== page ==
The Game MUST ...
- be funny, unique, memorable, stylish, disturbing, original, emotional, bizarre, touching, outlandish, soothing, exciting!
Avoid clones at all costs. In 3 days you can't win on production value, but you can win on ideas. See Game Philosophy.
- be INTERACTIVE! No screen savers or cool graphic demos.
We're looking for something people can download and play with.
It does not have to be a traditional game.
i.e. Art games, Web toys, Simulations are all welcome, as long as they are interactive.
- incorporate the required images.
- be designed BEFORE you arrive. You won't have time at the jam,
and inspiration rarely strikes at the last minute.
- ensure the ESCape key closes/terminates the game.
Players MUST be able to exit your game without hanging.
- RESTART. Player should not have to exit the game and restart the .exe (or refresh the .swf) to play again.
Especially important for the TOJam Arcade where the desktop is unavailable.
- have instructions - either in-game or external readme.txt.
If the instructions are basic (i.e. use arrow keys), or self-explanatory, this isn't necessary.
Especially important for the organizers and TOJam Arcade.
- credit everyone that was involved in making the game - including the floaters.
Ideally, the names will be displayed in the game itself. Failing that, the names will be listed in an accompanying readme.txt.
- be small and focused. Do not be ambitious - you've only got 3 days.
Don't think WarioWare - think 1 game in WarioWare.
- use technology you're familiar with. That way you have a chance of producing something decent.
If you plan on using a new language, try to learn as much as possible before the event.
The Game SHOULD ...
- relate to the theme in some way.
- have a title screen. Unless that ruins the experience you're planning.
- have clear goals. Assuming your game has goals of course.
- be easy to figure out. People that download your game won't spend a lot of time figuring out what to do.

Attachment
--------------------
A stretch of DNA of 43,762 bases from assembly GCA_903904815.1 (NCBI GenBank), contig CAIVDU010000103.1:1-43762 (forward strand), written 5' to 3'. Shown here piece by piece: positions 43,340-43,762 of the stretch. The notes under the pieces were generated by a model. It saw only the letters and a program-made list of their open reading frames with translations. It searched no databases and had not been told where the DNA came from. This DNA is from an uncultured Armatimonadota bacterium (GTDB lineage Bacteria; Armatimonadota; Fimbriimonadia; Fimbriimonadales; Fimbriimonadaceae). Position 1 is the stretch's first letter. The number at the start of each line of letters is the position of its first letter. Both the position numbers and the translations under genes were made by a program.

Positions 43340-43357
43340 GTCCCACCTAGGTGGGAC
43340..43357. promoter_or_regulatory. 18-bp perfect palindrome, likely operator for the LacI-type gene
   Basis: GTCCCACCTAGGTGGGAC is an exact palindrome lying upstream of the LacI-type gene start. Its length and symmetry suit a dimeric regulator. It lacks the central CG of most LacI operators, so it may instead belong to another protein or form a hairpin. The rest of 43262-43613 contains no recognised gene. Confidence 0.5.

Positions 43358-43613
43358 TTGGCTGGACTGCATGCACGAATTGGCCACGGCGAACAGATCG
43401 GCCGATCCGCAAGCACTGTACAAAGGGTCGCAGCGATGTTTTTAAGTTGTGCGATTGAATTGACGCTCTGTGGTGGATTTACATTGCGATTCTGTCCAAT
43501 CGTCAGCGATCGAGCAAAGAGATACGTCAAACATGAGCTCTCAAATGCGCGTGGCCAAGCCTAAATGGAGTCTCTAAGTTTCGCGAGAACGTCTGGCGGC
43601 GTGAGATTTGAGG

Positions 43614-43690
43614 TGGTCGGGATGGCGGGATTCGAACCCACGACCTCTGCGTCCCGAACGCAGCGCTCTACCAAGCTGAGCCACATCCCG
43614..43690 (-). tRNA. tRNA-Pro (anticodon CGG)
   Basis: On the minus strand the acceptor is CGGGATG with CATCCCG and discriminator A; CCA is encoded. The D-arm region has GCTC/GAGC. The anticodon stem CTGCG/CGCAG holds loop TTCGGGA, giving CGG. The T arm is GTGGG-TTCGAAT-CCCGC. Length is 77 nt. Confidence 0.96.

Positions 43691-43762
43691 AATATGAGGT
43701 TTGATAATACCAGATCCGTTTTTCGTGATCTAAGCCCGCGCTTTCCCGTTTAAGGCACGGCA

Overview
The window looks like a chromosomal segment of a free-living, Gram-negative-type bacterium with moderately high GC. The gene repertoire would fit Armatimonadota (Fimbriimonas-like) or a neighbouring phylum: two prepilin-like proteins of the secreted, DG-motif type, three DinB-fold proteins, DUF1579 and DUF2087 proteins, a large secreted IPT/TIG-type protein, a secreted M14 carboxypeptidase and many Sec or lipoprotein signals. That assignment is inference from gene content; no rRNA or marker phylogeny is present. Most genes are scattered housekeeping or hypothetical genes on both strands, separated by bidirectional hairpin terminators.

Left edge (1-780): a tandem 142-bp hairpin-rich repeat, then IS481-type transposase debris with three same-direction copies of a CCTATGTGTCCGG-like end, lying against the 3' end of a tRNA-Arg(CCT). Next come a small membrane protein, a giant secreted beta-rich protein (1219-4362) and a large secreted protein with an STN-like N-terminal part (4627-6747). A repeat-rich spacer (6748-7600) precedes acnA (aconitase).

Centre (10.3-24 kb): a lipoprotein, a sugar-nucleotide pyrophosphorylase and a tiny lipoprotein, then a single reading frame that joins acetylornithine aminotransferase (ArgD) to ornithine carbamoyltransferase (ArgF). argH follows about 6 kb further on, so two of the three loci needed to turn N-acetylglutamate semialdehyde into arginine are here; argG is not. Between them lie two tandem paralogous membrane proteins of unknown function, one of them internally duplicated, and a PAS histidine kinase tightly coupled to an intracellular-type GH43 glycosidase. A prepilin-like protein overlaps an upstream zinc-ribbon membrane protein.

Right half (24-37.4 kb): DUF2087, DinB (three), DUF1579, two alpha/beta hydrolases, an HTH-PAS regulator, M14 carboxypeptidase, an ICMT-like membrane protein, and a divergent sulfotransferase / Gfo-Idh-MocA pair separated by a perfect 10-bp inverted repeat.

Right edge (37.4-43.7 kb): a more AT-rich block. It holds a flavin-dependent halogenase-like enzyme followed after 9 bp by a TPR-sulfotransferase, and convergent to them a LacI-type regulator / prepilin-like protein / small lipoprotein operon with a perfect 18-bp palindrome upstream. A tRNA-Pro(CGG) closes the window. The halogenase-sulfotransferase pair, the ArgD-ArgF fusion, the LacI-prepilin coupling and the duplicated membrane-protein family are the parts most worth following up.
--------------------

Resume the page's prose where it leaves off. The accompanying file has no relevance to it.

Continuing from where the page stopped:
As long as most players can deduce what to do, we're happy.
If you game is complex, the initial levels should be a tutorial (see Bloat).
- avoid changing resolution. Small games should not need to do that, and it bothers the player.
If changing resolutions is unavoidable, the game MUST change it back when exiting.
- support both keyboard (for PC downloads) and XBOX Controllers (for public display including Arcade).
At some public displays (Toronto Comic Arts Festival, FanExpo, Nuite Blanche),
keyboards may not be an option. On the flipside, most people downloading your game will NOT have a controller.
It's important to support both.
- install as little as possible. Download games should unzip and run,
not register themselves and integrate with player's menu and windows system
(XNA games are the worst for this). Removing should be as simple as deleting the folder.
Especially important for the TOJam Arcade.
If a setup program is necessary, it should install as little as possible
(don't try to automatically install the latest DirectX and latest .Net, you'll just ruin people's machines).
- provide a download and online version (if technology allows). Unity and Flash games should provide both.
- not be unreasonably hard, and should gradually get harder.
Some previous TOJam games got hard so fast, that no human could pass Level 3.
If you're going to have multiple levels, ensure they are playable - otherwise stick to one great level.
- have music. As Guitar Hero has proven, it can also elevate a simple game into a near religious experience.
If you're not teaming up with a musician or music floater, start looking for music before the jam.
Thanks to creative commons, there are lots of options.
- provide 15 minutes of entertainment to those willing to try it.
- be playable on a Windows PC.
Makes it easy for the public to download and play your game,
and gives us flexibility (project at TOJam Arcade, possible Torontron inclusion).
- have a copyright somewhere. I'm no legal expert, but just in case your game is deemed worth stealing.
- feed the poor, heal the sick, and comfort the lonely.